Prof. Yoshida is a professor of history in the Department of History at Western Michigan University and one of the core faculty of the WMU Soga Japan Center. He is the author of The Making the “The Rape of Nanking”: History and Memory in Japan, China, and the United States (London: Oxford University Press, 2009), which examines the differences in the ways that Japan, China, and the U.S. remember the Nanjing massacres of 1937. As one might expect with such a difficult subject, Yoshida finds that contemporary political realities are always at play within the process of remembering the past. The new book published this year is an extension of Yoshida’s ongoing interest in war memory and the ways that the use of a reified “past” continues to inform current thinking in Japan and its neighbors.

新井高子「ベッドと織機」と英訳

Yesterday, I posted a few thoughts about the new book of poetry by the feminist poet ARAI Takako, one of the most provocative and theoretically interesting young figures in the Japanese poetic world.  Today, I wanted to share the title work from that collection, which I translated as “Beds and Looms” for publication in the inaugural issue of the journal Southpaw (2012), a left-learning journal of art and writing that explores issues of cultural displacement, global capitalism, and the legacy of colonialism.  

Arai’s father was the owner of a small, cottage-style, weaving factory in Kiryū, Gunma Prefecture, a town known for textile production since ancient times. At its height, it employed a few dozen people, the overwhelming majority of which were women. This poem is part of a series that Arai has written about the lives of the women workers she observed while growing up in the factory.

This particular poem juxtaposes the images of baby beds, the mattresses on which adult workers met and made love, and the looms which the factory women used to make their living. In doing so, it exploresthe ways that different forms of desire—sexual desire, motherly desire, the desire for labor, and the desire for commodities—intersected on the floor of her father’s factory. Powerful and brilliant.

新井高子の新刊詩集『ベッドと織機』は不可欠の作品!

For some time, I’ve been meaning to write a few words to say how bowled over I am by the newest book by the feminist writer ARAI Takako, a Japanese poet whom I think is one of the undiscovered geniuses of contemporary Japanese letters. Not only is her work socially involved and globally aware in a way that is unusual to find among contemporary Japanese writers, her use of vibrant, living, dialect-studded language gives her a voice that is utterly uniquely her own.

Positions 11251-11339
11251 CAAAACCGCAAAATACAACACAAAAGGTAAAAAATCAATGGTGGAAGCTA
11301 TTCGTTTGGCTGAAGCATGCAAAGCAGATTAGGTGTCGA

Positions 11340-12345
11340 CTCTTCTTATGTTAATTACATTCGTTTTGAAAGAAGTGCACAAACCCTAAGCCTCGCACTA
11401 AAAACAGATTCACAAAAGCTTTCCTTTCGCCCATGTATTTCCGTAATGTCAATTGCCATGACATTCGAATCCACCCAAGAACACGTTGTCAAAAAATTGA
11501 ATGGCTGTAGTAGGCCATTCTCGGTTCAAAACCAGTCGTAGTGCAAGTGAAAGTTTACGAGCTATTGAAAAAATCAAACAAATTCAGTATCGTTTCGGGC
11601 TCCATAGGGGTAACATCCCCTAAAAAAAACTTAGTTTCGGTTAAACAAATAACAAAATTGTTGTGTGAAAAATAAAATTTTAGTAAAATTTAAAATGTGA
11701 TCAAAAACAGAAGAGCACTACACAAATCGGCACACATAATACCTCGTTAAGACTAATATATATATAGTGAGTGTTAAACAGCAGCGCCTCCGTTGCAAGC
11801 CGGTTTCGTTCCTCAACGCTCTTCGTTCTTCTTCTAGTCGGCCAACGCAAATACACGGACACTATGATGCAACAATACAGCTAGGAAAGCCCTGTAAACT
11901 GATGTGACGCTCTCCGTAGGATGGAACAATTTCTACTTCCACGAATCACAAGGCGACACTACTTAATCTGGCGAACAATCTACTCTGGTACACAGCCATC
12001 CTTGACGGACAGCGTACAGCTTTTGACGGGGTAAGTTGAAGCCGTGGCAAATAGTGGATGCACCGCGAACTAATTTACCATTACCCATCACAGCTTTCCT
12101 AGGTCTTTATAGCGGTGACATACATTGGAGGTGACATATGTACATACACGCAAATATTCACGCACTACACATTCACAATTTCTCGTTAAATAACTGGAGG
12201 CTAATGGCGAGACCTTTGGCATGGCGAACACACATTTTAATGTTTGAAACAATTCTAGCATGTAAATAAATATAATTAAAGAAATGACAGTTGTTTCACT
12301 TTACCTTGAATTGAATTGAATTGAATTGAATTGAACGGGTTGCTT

Her new book 『ベッドと織機』(Beds and Looms), published in late 2013 by Michitani, is a probing investigation of labor, women’s status, desire, and disaster in contemporary Japan. Many of the poems in this collection are from her “Factory” series, which describes the experiences of her and the other women workers in her father’s small textile factory in Kiryū, a city in Gunma prefecture known for weaving. I have much to say about those poems, one of which I translated for Southpaw, the leftist journal of global art and writing, but for the moment, I’d like to comment on one of the poems in this collection inspired by the March 11, 2011 disasters.  

Arai has written that in the immediate aftermath of the disasters, her friends repeatedly urged her to write, realizing that they were living through momentous times and hoping that she could somehow come to grips with their experiences through language. In an essay written in 2013 for the Museum of Contemporary Japanese Poetry, Tanka, and Haiku, she wrote,

I believe, without a doubt, that people desired poetry. As the immeasurable anxiety brought about by the tsunami and nuclear accident continued to grow, I was communicating with my friends via e-mail and telephone. They spurred me on countless times, saying, “It is precisely because of this moment we are living through that you need to write poetry.” I was taken off guard because I felt this was the first time that I was told this sort of thing by someone who had no connection with poetry.  

Cited from “Kodama deshō ka, iie,” in Nihon Gendai Shiika Bungakukan, ed. Ashita kara fuite kuru kaze: 2011.3.11 to shiika, sono go. Kitakami-shi: Nihon Gendai Shiika Bungakukan, 2013, pp. 4-5.

In early May, Arai made a trip to Kesennuma, one of the coastal Tōhoku cities leveled by the tsunami.  While there, Arai found that shoes and clothing from the tsunami victims were still washing onto shore daily, and she decided to write about that in her work.  (In fact, the photographs of debris that I have posted above are ones that Arai took while in Kesennuma.)  The site of the shoes inspired her to write the poem “Katahō no kutsu,” which she read in numerous poetry vigils in mid-2011 as a eulogy to the victims of 3/11.  I have translated this poem as “Half a Pair of Shoes” for a collection of 3/11-related poetry that is currently under review.

In this poem, the poppy, which serves as a symbol of the poet herself, leans toward the wet, memory-soaked shoe, and the shoe opens its “eyes,” which have born silent witness to the disaster.  The eyes seem to morph into the eyes of the deceased child, and the poppy/poet imagines the visions reflected in his eyes in the final moments of his life.  The poem’s abrupt ending, however, suggests the problems of such a project.  The object, which seems so suggestive, seems to want to help the poet discover the story, dropping a shoelace deep inside, as if trying to provide a lifeline to the missing person and his memory.  Still, it is clear that the missing child cannot return, and his story is only knowable through guesswork.  The poppy/poet cannot offer any meaningful salvation to the child, who is already gone.  All it can do is drop its petals inside the shoe.  In other words, the poet cannot really recover lost lives; all the poet can do is invite the silent shoe to serve as the starting point for a story. 

Elsewhere, in commenting on her own pre-2011 work, Arai has noted that one of the major projects of her poetry is to provide a space that would allow the ghosts of the past to haunt her and her readers.